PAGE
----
A Hope in the Unseen: An American Odyssey from the Inner City to the Ivy League Summary & Study Guide

Ron Suskind
This Study Guide consists of approximately 43 pages of chapter summaries, quotes, character analysis, themes, and more - everything you need to sharpen your knowledge of A Hope in the Unseen.
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A Hope in the Unseen: An American Odyssey from the Inner City to the Ivy League Summary & Study Guide Description

A Hope in the Unseen: An American Odyssey from the Inner City to the Ivy League Summary & Study Guide includes comprehensive information and analysis to help you understand the book. This study guide contains the following sections:

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An incoming freshman at Brown University would note nothing unusual about junior Cedric Jennings. In fact, he would see a confident young man who obviously looks like he "belongs" there. This "belonging" is Cedric's personal "miracle."

Born into poverty in Southeastern Washington, D.C., Cedric Jennings is raised by his single mother, Barbara. His father, a career convict, is both physically and emotionally absent from the young boy's life. Vowing that her son will be the first child to break the family cycle, Barbara Jennings combines strict discipline and strong religious training to raise a son who becomes a serious, isolated scholar, steeped in the teachings of Bishop Long at the Scripture Cathedral. Together, mother and son forge a symbiotic relationship; she, sacrificing for him and he, in turn, becoming a testament to her hard work and faith.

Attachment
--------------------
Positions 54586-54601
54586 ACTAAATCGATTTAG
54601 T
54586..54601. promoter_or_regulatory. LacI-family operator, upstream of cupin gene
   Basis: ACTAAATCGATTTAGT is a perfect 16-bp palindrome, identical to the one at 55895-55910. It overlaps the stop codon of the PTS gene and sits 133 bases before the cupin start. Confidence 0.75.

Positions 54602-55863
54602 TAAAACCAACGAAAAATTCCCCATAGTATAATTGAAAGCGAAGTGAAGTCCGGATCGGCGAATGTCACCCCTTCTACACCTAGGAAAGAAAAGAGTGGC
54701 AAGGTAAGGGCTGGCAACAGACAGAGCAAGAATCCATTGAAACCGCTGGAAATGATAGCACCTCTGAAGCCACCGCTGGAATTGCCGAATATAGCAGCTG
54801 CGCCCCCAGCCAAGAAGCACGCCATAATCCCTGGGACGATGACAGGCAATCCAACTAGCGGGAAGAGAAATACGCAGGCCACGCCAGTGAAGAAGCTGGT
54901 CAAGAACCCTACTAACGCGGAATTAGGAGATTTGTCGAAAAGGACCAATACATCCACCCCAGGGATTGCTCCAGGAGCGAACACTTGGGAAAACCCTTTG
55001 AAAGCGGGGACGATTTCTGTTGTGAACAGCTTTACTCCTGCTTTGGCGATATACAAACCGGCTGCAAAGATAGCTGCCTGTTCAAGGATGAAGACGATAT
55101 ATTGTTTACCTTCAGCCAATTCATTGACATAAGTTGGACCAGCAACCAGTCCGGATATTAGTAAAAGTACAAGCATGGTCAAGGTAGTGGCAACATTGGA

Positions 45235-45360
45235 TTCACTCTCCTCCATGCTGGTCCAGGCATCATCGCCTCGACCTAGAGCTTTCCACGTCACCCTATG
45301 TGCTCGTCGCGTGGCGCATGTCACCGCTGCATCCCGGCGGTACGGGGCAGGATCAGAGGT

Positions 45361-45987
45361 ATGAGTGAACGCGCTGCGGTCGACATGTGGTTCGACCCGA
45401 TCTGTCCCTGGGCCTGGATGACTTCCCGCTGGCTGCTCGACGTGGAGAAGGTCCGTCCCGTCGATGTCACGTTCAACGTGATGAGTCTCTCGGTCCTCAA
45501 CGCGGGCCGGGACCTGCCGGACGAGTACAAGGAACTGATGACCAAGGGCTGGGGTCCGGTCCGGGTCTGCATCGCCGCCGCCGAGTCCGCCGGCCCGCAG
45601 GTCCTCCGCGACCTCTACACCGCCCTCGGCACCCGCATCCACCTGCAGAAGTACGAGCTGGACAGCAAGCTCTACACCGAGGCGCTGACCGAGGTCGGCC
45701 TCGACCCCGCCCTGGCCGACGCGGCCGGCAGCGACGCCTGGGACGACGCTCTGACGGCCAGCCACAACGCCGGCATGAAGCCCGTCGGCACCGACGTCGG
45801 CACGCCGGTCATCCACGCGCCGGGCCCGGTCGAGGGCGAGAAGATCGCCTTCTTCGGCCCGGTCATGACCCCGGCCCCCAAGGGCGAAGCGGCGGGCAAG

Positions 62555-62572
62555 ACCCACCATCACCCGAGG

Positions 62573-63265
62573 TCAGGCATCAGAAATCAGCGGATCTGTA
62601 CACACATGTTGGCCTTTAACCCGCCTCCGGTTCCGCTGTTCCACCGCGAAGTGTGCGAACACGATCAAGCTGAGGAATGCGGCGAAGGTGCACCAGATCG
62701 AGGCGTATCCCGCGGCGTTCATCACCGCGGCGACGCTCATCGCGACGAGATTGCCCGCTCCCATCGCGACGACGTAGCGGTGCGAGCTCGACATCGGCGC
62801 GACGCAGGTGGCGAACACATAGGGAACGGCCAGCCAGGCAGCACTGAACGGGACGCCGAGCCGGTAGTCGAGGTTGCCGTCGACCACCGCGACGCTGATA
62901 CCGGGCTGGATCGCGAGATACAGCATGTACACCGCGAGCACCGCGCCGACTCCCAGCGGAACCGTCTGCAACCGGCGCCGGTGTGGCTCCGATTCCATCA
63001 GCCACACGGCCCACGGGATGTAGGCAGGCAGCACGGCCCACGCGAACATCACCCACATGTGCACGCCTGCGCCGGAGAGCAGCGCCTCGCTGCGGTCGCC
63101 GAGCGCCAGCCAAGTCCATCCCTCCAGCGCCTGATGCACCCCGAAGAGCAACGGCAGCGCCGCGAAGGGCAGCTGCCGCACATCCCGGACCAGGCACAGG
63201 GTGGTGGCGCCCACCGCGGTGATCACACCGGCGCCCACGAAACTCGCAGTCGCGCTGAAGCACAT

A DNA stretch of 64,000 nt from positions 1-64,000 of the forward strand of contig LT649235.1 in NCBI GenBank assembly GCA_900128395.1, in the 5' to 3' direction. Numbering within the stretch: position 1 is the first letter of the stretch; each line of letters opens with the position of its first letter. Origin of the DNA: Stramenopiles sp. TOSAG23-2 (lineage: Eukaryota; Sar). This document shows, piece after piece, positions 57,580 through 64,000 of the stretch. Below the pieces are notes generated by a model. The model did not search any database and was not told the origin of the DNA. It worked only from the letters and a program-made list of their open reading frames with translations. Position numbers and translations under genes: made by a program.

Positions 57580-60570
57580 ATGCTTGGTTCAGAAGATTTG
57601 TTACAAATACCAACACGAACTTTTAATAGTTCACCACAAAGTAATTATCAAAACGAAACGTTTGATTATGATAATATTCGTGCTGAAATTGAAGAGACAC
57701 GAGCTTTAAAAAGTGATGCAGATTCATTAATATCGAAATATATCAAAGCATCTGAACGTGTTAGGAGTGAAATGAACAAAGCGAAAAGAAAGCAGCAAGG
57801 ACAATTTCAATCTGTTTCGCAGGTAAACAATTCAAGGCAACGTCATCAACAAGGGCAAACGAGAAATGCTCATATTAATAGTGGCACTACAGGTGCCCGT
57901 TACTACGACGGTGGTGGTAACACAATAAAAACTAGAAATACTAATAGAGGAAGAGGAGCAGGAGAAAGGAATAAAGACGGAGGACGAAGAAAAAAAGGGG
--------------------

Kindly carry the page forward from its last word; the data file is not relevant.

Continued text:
Cedric survives the chaotic life at Ballou High School by keeping his head low and absorbing the ridicule and harassment that all achievers receive from the "crews" (gang members) and "wanna-bes," managing to have only very casual friendships with a few other students. Along the way, he also receives the mentoring of a few committed adults and, ultimately, the big prize - admission to Brown University.

Not having begun the race in the same place as the other Brown students, Cedric faces almost insurmountable challenges. His clearly inferior academic preparation and his lack of knowledge of "mainstream" American culture result in turbulent, sometimes devastating experiences during his freshman year. Rocky relationships with other students and struggles to keep up in classes cause Cedric to vacillate between abandoning his dream and mustering the courage and determination to prove that he is capable. The reality is that most young people in his situation fail. He emerges from this purgatory, however, to discover that he can fill the academic and social gaps and, in so doing, create his own unique identity as a combination of all the he was, is now, and will be.

Ron Suskind first met Cedric Jennings when he wrote a two-part series of articles about Ballou High School for The Wall Street Journal. Fascinated by the dilemmas of achieving students in inner-city high schools, he followed Cedric through his remaining high school career and on to Brown University. As he did so, and expanded his initial articles into a biography of this young man, he created a work that, at one level, tells the story of individual struggle against the odds but, at another, clearly depicts the inequalities that continue to plague American society.

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This section contains 427 words
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Buy the A Hope in the Unseen: An American Odyssey from the Inner City to the Ivy League Study Guide
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